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Wright County News

Posted on: September 18, 2020

Trailblazer Transit Groundbreaking Thursday A Sign of the System's Success in Wright County

A little less than 10 years ago, Wright County was at acrossroads when it came to public transit. The county had a bus service called River Rider that it shared with Sherburne County. But, when Sherburne County unilaterally decided to pull out of River Rider to join with Stearns and Benton counties, Wright County was left with a public transit crisis. The State of Minnesota didn’t want stand-alone transit systems in individual counties.

The decision was made to join up with Trailblazer Transit, a system based in Glencoe that was already serving Sibley and McLeod counties. While far from an easy process – the switchover was contentious and, at one point, the county completely backed out of joining Trailblazer and a coalition of Wright County cities were forced to pick up the ball for a brief time.

However, once Wright County came fully on board, it has become the largest user by far of the Trailblazer system and the ridership has experienced steady growth prior to COVID-19 changing how business as usual was done.

On Thursday, (Sept. 17), there was a groundbreaking ceremony for the expansion of the Trailblazer facility outside of Buffalo. Wright County Commissioner Darek Vetsch, who was converted into being a believer in what Trailblazer had to offer residents of Wright County, said that having a robust transit system has benefits in all Wright County communities.

“This project addresses the desire and demand for citizens in Wright, Sibley and McLeod counties to be able to move about their community as needed,” Vetsch said. “The mobility that Trailblazer provides keeps thousands of people in their homes and out of care facilities, employed where otherwise not possible and healthy through access to medical treatment.”

Trailblazer Executive Director Gary Ludwig added that the demand in Wright County has grown to the extent that an expansion of the Buffalo facility was needed as the system continues to grow and add more buses to its fleet.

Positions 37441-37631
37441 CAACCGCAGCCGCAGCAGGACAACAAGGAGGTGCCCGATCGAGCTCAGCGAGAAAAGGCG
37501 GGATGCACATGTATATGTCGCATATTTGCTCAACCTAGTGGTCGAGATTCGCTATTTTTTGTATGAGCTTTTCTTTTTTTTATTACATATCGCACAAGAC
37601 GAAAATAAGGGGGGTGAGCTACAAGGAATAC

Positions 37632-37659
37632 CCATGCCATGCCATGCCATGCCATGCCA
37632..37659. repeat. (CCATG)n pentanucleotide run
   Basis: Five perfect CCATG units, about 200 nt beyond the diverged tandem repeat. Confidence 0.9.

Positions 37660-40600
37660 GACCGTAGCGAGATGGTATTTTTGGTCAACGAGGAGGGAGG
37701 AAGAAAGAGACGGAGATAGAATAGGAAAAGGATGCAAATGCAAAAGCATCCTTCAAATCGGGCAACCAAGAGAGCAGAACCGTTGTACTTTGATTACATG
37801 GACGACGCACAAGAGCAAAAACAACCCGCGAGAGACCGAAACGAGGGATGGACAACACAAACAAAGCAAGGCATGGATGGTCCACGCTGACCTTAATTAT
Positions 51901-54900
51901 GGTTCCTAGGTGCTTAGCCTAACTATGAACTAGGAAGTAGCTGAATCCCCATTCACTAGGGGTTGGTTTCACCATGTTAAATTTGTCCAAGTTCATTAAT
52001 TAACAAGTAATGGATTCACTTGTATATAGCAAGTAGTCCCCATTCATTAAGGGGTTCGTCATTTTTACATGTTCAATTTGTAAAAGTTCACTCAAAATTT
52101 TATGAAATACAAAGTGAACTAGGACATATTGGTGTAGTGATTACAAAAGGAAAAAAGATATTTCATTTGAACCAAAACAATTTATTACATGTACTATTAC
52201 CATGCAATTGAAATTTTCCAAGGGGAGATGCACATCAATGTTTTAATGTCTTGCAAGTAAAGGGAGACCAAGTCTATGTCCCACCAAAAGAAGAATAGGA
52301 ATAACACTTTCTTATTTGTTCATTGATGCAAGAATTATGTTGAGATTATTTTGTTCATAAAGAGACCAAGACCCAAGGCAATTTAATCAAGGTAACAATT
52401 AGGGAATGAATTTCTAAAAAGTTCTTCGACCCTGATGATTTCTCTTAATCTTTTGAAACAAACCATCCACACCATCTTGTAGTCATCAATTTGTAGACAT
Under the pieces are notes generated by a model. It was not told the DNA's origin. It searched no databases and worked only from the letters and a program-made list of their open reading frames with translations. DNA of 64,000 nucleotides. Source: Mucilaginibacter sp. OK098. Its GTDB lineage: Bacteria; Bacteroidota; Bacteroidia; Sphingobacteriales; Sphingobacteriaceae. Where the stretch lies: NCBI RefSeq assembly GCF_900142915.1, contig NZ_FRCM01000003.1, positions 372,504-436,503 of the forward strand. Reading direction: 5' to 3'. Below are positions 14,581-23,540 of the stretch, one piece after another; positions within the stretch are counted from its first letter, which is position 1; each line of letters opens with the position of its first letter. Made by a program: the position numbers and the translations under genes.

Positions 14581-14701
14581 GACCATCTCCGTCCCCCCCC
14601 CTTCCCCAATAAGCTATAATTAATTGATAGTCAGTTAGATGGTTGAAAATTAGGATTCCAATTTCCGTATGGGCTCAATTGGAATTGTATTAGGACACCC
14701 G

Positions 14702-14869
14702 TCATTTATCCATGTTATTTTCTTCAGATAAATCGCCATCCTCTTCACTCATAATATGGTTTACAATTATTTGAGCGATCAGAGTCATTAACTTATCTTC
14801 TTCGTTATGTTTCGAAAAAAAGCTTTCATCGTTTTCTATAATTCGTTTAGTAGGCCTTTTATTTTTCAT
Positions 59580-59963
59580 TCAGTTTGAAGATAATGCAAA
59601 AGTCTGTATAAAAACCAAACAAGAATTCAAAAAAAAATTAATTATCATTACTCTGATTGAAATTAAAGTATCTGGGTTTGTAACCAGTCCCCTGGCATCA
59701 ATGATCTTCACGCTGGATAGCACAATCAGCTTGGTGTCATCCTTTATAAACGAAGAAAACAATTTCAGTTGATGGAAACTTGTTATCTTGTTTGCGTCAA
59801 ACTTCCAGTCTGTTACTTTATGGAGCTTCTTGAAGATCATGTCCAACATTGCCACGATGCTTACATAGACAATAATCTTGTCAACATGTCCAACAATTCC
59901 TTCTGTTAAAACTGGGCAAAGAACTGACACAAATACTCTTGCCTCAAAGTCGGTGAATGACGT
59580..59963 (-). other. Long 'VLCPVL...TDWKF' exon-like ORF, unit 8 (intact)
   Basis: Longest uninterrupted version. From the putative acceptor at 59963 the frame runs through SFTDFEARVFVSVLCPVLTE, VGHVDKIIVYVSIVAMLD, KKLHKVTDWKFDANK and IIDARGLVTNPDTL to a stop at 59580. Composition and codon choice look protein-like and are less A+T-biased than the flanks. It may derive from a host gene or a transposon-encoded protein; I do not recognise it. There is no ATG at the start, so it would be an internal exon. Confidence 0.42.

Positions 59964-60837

“This gives us the capacity to put more buses out on the road,” Ludwig said. “Buffalo is the central hub for all activity in Wright County and this expansion will allow us to do more for the residents of the county.”

The embracing of Trailblazer didn’t come easy. There were many contentious meetings in which Wright County officials didn’t feel they were getting a fair deal as the new member of Trailblazer. But, the reality of the situation was that the River Rider system was not equipped to handle the demand of a transit system in a growth county like Wright County.

Commissioner Mike Potter said that the partnership between Wright, Sibley and McLeod counties has had a mutual benefit, especially for Wright County as its largest user of the system.

“The truth of the matter is that River Rider served a purpose many years ago that Wright County simply outgrew,” Potter said. “We learned over the years that the demand was there, but we needed a system that could meet the demands of our people and not just be a shuttle service for a small number of residents in Wright County. As Trailblazer has grown and more people have taken advantage of having a cost-effective form of transit, it has continued to grow and improve to meet our needs.”

Likewise, Ludwig acknowledged that Trailblazer could benefit by expanding in Wright County. While the transit system provided the services needed for McLeod and Sibley County, Wright County’s inclusion allowed the system to grow markedly because of the county’s proximity to the Twin Cities and its continued, sustained growth.

“We did our analysis before we decided to come into Wright County,” Ludwig said. “We knew it was dramatically underserved. When we first started in 2014, we estimated that we would eventually need 28 to 30 buses. Last year, we had a national consultant come in and they said our projection was spot on – they said up to 32 buses based on today’s population. We have 22 now and we have a plan to get up to that goal number in five years. Obviously, there will be more demand because Wright County is a very healthy, thriving community. We expect to be doing more than 300,000 rides a year in the near future.”

It’s hard to believe now just how close Wright County and Trailblazer came from not being in a partnership. There was animosity on both sides early on – some Wright County commissioners didn’t want Trailblazer in the county and, given the pushback, Ludwig said Trailblazer wasn’t sure it wanted to expand into the county.

However, once cooler heads prevailed, Trailblazer has been a boon to Wright County and having the county as its largest member has made Trailblazer a more viable transit system.

It hasn’t come easily, but the end result has been what has mattered and a lot of people have had to work together to accomplish the goals both Wright County and Trailblazer had coming in when they teamed up in 2014.

“The dedicated staff of this organization have worked tirelessly through many challenges as this organization learned to crawl, than walk and now run,” Vetsch said. “This expansion is an investment in the great staff and clients of Trailblazer to allow them to run forward in keeping people moving in our region.”

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